The Great Pyramid of Giza is one of the world’s most iconic and cherished monuments. But though this ancient structure is instantly recognizable from the outside, its interior is still filled with mysteries, including newly-discovered hidden chambers that have likely remained unexplored since they were built 4,500 years ago.
Now, scientists involved with the Exploring the Great Pyramid (EGP) Mission plan to use particles forged in outer space collisions, known as cosmic ray muons, to peer inside this monument and resolve its inner structure with unprecedented detail, potentially even detecting artifacts in its secret rooms.
The mission follows in the footsteps of the ScanPyramids project, another muon-based study that recently discovered large voids inside the Great Pyramid, marking the first time that a major feature of the monument had been revealed in over a century. However, the EGP’s next-generation muon telescope would deliver “upwards of 100 times the sensitivity” of the ScanPyramids project and “will, for the first time, produce a true tomographic image of such a large structure,” according to a study that was recently published in the Journal of Advanced Instrumentation in Science.
“The pyramids of the Giza plateau have fascinated visitors since ancient times and are the last of the Seven Wonders of the ancient world still standing,” said a team led by Alan Bross, a staff scientist at Fermi National Accelerator Laboratory in Illinois, in the study. “The Exploring the Great Pyramid (EGP) Mission presents the potential to obtain entirely new results on the internal structure of the Great Pyramid by having the precision to measure differences in density.”
Bross and his colleagues have obtained permission to set up their equipment by the Egyptian Ministry of Tourism and Antiquities, though it will take a lot more time and funding to develop the huge detectors. However, the effort and patience demanded by the mission will pay off if it is able to map out the Great Pyramid, as the advanced detectors could potentially capture information about small artifacts in the hidden chambers, if they exist.
“It would depend on the amount of ‘artifact,’” noted Bross in an email to Motherboard. “This is not a study we have done yet (although we have now been asked this a number of times and will add it to our simulation menu), but if the quantity of material is large enough, we should be able to say that something is there and it is not an empty void. However, I do not think we will be able to say much about what the material is unless there is a large amount of heavy metal.”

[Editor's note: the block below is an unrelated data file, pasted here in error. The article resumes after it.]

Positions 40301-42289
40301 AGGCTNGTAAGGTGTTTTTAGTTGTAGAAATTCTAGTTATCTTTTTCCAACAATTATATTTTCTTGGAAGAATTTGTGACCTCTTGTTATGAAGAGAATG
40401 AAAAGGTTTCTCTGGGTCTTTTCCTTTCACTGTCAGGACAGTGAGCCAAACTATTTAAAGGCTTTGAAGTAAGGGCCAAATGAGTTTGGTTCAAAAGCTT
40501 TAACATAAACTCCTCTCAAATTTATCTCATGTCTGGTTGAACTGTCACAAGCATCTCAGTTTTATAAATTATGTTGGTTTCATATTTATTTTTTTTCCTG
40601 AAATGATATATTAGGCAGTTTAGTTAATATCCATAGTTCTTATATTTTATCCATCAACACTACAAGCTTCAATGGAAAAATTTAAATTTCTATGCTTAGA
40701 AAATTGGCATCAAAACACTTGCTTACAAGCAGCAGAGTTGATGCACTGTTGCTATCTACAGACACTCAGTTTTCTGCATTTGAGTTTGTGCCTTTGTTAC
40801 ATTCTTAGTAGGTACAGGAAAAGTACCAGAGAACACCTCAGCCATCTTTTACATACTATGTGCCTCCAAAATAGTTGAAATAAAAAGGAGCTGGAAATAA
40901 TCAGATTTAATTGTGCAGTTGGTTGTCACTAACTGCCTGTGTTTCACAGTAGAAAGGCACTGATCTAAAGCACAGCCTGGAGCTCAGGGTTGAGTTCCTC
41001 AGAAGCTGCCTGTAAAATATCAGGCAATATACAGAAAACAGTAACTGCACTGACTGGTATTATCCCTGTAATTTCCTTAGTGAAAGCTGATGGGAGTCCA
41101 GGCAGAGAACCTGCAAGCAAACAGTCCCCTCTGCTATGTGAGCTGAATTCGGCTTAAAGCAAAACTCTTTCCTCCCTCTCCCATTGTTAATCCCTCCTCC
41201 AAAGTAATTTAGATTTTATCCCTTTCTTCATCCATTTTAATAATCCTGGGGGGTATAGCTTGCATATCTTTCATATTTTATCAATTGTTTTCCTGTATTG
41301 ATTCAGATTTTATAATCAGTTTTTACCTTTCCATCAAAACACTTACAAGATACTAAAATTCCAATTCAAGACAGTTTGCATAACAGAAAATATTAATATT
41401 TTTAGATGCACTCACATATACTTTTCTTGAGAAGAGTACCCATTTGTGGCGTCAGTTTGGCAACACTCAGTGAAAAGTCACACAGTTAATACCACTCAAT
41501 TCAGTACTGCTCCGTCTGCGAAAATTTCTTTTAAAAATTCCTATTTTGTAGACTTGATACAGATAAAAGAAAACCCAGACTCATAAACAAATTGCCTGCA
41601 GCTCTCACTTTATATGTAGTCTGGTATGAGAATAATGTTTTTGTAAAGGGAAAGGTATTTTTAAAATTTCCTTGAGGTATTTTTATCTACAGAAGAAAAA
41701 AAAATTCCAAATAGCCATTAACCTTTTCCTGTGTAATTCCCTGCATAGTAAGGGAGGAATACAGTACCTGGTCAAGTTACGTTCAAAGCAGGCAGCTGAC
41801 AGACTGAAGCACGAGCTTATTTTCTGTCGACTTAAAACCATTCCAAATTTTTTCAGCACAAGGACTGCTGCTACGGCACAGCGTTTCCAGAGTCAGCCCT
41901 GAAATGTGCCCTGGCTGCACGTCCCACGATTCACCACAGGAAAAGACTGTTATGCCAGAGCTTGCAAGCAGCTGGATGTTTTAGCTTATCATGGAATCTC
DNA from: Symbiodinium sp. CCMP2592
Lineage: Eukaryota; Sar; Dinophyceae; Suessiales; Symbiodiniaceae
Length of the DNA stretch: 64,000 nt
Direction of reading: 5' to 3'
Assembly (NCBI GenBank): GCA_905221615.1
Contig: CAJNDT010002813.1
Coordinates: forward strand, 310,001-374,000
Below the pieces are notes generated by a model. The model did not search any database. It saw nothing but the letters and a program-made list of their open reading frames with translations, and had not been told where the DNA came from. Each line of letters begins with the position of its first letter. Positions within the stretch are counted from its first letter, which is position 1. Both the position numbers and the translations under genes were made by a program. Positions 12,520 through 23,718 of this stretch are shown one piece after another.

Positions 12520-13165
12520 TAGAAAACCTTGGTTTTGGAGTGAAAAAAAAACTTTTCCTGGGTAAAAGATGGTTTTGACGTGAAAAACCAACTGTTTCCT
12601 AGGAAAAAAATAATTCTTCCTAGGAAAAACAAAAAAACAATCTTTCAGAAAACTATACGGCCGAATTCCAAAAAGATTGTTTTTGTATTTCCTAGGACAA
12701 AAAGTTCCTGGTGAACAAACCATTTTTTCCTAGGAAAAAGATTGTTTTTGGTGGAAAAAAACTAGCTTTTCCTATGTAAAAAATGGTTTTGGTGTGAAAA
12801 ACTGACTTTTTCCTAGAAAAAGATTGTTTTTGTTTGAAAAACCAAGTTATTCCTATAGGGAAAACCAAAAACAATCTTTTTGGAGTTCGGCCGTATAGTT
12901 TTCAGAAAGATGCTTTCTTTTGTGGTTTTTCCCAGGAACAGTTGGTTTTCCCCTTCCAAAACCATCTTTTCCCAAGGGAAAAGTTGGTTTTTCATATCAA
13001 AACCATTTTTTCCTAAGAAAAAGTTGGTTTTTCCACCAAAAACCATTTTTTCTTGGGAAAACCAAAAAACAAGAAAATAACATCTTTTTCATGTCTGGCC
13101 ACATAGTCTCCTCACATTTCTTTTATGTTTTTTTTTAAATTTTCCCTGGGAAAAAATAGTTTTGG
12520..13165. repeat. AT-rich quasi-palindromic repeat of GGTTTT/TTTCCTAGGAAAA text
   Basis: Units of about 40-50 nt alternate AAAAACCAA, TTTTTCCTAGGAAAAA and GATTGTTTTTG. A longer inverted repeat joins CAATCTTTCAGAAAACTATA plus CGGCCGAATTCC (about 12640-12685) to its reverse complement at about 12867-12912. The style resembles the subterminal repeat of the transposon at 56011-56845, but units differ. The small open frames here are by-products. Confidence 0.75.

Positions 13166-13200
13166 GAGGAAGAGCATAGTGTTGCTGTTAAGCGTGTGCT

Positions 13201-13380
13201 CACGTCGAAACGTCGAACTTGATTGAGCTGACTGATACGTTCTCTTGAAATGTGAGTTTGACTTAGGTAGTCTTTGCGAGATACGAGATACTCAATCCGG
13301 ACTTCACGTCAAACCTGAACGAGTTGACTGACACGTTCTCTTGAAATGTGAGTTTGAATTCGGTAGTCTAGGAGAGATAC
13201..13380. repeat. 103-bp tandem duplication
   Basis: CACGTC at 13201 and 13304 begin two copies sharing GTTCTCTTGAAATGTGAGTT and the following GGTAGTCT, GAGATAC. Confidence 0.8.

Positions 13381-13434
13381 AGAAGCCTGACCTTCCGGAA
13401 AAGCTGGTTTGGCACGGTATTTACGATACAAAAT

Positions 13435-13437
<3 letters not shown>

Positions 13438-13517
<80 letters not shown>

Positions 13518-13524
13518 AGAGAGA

In addition to probing the potential contents of the mysterious chambers, Bross and his team hope to discover new insights about the construction techniques used to make this impressive monument, which “are still relatively unknown with many untested concepts having been hypothesized,” according to the new study.
“One of the fundamental questions is how the upper part of the pyramid was constructed—is it all solid cut stone or fill?” Bross said. “A high-resolution tomographic image will be able to detect differences in density which can indicate areas in the upper part of the pyramid where fill-in material such a broken rock [or] sand may have been used instead of cut stone. Also, architectural features such as construction staging areas may be visible in the image which would be indicated by changes in density.”
These big potential revelations could be exposed with the help of very small muons, which are negatively-charged particles that rain down from the skies in such abundant numbers that a few dozen pass through your body every second. Cosmic ray muons are created by the intense collisions between cosmic rays, which are high-speed bits of atoms that originate outside of our solar system, and elements inside Earth’s atmosphere.